Beyond the Rhetoric
Under pressure from key allies to act with more determination on a number of explosive issues in the Middle East and North Africa and to further pep up his bid for the next presidential elections, President Obama delivered a key speech at the U.S. State Department on May 19. Addressing the nations in turmoil, he coaxed them to imbibe democracy in return for which the United States would reward them with generous economic aid. Stating that the future of the United States was bound to the region in a number of ways, Obama said he was focused on “how we can respond in a way that advances our values and strengthens our security.”
This was billed as an all-encompassing policy speech providing the U.S. President the opportunity to talk about free elections as the sole determinant of democracy and to note how popular non-violent struggles were serving as the driving agent to bring about change in the region. While the president expressed his concerns about the worsening repression in many of the countries like Syria and Libya, which are not exactly on the list of America’s friends and allies, he failed to push for democratic change in countries like Bahrain, a U.S. ally. He called for greater freedom for Bahrainis, but did not urge King Hamad to “lead that transition or get out of the way” as he did with Syrian President Assad.
Obama’s claim that, in Iraq, “we see the promise of a multi-ethnic, multi-sectarian democracy” also seemed a little out of place in view of the ongoing sectarianism and political repression in the country that is ruled by a U.S.-backed regime. Similarly, though Obama claimed that the United States “will not tolerate aggression across borders” the U.S. still continues to be somewhat selective, given its ongoing support for the Moroccan occupation of Western Sahara and support for Israel’s continued occupation of the Palestinian territories.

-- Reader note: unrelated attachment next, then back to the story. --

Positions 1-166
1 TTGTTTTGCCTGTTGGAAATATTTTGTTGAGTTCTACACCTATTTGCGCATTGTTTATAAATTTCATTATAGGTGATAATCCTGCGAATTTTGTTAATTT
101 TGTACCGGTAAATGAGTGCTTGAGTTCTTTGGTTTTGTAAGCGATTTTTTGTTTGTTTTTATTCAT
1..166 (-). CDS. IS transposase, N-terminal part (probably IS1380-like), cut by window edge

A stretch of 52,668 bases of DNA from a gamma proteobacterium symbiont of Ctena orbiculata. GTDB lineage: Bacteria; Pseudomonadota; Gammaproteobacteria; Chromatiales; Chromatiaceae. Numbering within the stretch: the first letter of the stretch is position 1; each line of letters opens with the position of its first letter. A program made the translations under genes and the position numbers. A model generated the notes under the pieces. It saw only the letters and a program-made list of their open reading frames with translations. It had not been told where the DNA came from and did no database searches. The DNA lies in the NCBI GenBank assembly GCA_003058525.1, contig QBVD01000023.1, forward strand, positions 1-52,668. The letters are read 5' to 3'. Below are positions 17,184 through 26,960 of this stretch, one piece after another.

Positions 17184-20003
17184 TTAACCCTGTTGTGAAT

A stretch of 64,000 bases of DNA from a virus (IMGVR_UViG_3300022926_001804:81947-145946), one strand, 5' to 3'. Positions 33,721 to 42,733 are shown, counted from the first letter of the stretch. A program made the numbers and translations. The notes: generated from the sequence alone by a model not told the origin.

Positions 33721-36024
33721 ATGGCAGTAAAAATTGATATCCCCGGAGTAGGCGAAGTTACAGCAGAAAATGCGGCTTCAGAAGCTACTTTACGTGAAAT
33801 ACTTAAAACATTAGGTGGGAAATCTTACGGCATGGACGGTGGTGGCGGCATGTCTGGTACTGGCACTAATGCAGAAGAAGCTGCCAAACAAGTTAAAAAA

The good news was that Obama stressed that the Israeli occupation of Palestine should end and an independent Palestinian state be established, with its boundaries based on the internationally recognized pre-June 1967 borders. Though this has been the international consensus for years, rightwing Republicans and other allies of Israel’s rightist government have attacked Obama for his position. Perhaps this is why he did not call for a complete withdrawal of Israeli troops and settlers from occupied Palestinian territory.
Beyond all the rhetoric and his desire to grab the opportunity and take advantage of the flux situation in reshaping the Middle East and the Arab world, what the U.S. President really needs to practically demonstrate is a balanced policy for the region – a policy that makes no distinctions and treats all nations with the same respect and impartiality.
Syed Jawaid Iqbal